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Fire & Water - Cleanup & Restoration

Over-flowing Toilets in Moorestown NJ, Sewage backup Haddonfield NJ,

9/14/2017 (Permalink)

Over-flowing Toilets in Moorestown NJ, Sewage backup Haddonfield NJ,

Over-flowing Toilets in Moorestown NJ, Sewage backup Haddonfield NJ,

Watching water rise to the top edge of a toilet bowl is disconcerting to say the least. But in most cases the water will stop running before overflowing. Many toilet bowls are designed in such a way that they will usually hold the entire contents of the tank without overflowing. However, that's not true for all toilets. If you have a toilet that overflows the rim when the bowl is clogged there are a few things you can do to minimize the problem and save some water. You can't just lower the water level in the tank; you need to displace some of the water in the tank instead while still maintaining the height of the water level at the mark on the back wall of the tank.

Take a plastic bottle and add an inch or so of marbles or gravel before you fill the jar with water and replace the cap; a square two or three liter olive oil jug works great for an old toilet. Flush the toilet a few times to determine whether or not the toilet still flushes waste away. If not, try a smaller bottle or jug. This should work IF the water level in the bowl was at its normal height before the toilet was flushed, and the ballcock and flapper are working properly and shut off when the tank is full.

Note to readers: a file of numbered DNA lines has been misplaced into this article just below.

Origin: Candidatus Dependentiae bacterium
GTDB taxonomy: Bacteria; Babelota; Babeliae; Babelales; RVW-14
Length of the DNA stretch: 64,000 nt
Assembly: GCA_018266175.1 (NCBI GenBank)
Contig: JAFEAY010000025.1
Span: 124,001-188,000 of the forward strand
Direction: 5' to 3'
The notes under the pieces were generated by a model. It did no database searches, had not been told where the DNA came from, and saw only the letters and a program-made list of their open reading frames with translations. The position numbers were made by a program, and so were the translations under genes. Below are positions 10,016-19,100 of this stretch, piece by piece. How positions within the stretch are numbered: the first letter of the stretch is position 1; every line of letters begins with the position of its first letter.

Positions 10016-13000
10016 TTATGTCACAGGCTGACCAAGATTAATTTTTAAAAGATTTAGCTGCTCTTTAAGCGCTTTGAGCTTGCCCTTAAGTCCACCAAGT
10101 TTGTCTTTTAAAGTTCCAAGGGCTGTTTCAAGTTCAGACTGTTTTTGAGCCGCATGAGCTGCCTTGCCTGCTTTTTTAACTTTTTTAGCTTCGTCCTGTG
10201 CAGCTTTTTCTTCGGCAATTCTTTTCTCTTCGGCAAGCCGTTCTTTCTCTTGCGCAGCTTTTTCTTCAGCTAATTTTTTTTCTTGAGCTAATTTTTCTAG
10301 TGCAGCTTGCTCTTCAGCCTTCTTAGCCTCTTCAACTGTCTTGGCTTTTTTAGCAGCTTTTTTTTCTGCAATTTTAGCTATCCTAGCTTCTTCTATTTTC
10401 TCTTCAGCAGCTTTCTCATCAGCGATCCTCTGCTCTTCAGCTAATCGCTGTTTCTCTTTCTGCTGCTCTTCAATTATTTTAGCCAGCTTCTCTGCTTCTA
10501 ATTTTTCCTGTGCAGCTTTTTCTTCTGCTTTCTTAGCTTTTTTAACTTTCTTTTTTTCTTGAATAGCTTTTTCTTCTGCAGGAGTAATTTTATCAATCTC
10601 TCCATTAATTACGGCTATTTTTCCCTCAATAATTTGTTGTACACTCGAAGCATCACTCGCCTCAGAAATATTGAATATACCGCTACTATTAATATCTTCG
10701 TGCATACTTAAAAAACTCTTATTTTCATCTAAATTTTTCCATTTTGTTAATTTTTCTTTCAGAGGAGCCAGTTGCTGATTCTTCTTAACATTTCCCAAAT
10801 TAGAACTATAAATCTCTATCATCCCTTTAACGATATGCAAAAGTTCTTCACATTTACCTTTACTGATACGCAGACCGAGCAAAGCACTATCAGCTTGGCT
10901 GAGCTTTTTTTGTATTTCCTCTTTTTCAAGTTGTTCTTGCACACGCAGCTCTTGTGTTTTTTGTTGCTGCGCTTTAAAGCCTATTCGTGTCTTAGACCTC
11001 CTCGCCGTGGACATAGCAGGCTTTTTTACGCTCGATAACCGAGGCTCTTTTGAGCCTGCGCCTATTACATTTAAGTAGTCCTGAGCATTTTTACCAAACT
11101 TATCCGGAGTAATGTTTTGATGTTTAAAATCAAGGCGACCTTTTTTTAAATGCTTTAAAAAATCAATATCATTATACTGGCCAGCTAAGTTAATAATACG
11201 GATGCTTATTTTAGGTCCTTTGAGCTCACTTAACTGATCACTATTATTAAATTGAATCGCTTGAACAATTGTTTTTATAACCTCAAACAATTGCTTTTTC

Another step you can take is to adjust the amount of water that refills the bowl. The bowl is filled with the water that goes into the overflow pipe. The water runs as long as the ballcock is on and running. With a "Fill Cycle Diverter" you can adjust the amount of water going into the bowl and save some more water. This little diverter has four tubes so that you can cut the amount of water in half or three-forths. You need at least one tube going into the overflow pipe. The excess water will go into the tank and the tank will fill faster.

Unfortunately, when a toilet bowl is clogged and the water level rises and doesn't flush the contents away, some people are too hasty and will flush the toilet again hoping the additional water will 'push' the contents of the bowl down. This only causes a toilet bowl to overflow. SO, warn all members of your household, that when the water level in a toilet bowl is higher than normal - DO NOT FLUSH IT AGAIN. You must wait until the water level drops to normal. If it doesn't drop to normal, then you need to find out what is blocking the bowl. But under no circumstances should you flush again.

An overflowing toilet bowl can result in widespread and rather serious consequences. For example, not long ago, the McPherson Square Metro Station in Washington, D.C. lost power for much of the morning after a toilet overflowed in the nearby Lafayette Building, flooding a pair of Potomac Electric Power Co. feeder boxes that provide service to the subway stop, the building above and the U.S. Treasury Annex.

Treat ALL Toilet overflows as Biohazards. Contact a Certified Biohazard cleaning company for the clean up.

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